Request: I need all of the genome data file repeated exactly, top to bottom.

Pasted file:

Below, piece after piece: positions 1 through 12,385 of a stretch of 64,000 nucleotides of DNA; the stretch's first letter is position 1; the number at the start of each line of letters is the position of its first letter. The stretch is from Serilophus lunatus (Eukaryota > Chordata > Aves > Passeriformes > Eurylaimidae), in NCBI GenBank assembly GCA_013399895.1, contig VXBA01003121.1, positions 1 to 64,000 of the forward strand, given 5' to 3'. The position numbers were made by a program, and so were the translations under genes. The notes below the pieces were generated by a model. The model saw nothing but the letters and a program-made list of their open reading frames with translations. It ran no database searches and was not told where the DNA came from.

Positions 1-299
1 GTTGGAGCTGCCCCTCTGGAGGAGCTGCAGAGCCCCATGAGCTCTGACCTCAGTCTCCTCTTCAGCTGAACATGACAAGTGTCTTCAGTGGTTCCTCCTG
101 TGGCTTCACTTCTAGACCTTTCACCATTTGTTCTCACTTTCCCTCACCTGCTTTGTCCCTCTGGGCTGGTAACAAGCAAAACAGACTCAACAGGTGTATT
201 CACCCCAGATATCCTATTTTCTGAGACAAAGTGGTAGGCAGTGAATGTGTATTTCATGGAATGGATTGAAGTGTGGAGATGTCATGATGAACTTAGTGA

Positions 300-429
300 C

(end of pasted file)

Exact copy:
Below, piece after piece: positions 1 through 12,385 of a stretch of 64,000 nucleotides of DNA; the stretch's first letter is position 1; the number at the start of each line of letters is the position of its first letter. The stretch is from Serilophus lunatus (Eukaryota > Chordata > Aves > Passeriformes > Eurylaimidae), in NCBI GenBank assembly GCA_013399895.1, contig VXBA01003121.1, positions 1 to 64,000 of the forward strand, given 5' to 3'. The position numbers were made by a program, and so were the translations under genes. The notes below the pieces were generated by a model. The model saw nothing but the letters and a program-made list of their open reading frames with translations. It ran no database searches and was not told where the DNA came from.

Positions 1-299
1 GTTGGAGCTGCCCCTCTGGAGGAGCTGCAGAGCCCCATGAGCTCTGACCTCAGTCTCCTCTTCAGCTGAACATGACAAGTGTCTTCAGTGGTTCCTCCTG
101 TGGCTTCACTTCTAGACCTTTCACCATTTGTTCTCACTTTCCCTCACCTGCTTTGTCCCTCTGGGCTGGTAACAAGCAAAACAGACTCAACAGGTGTATT
201 CACCCCAGATATCCTATTTTCTGAGACAAAGTGGTAGGCAGTGAATGTGTATTTCATGGAATGGATTGAAGTGTGGAGATGTCATGATGAACTTAGTGA

Positions 300-429
300 C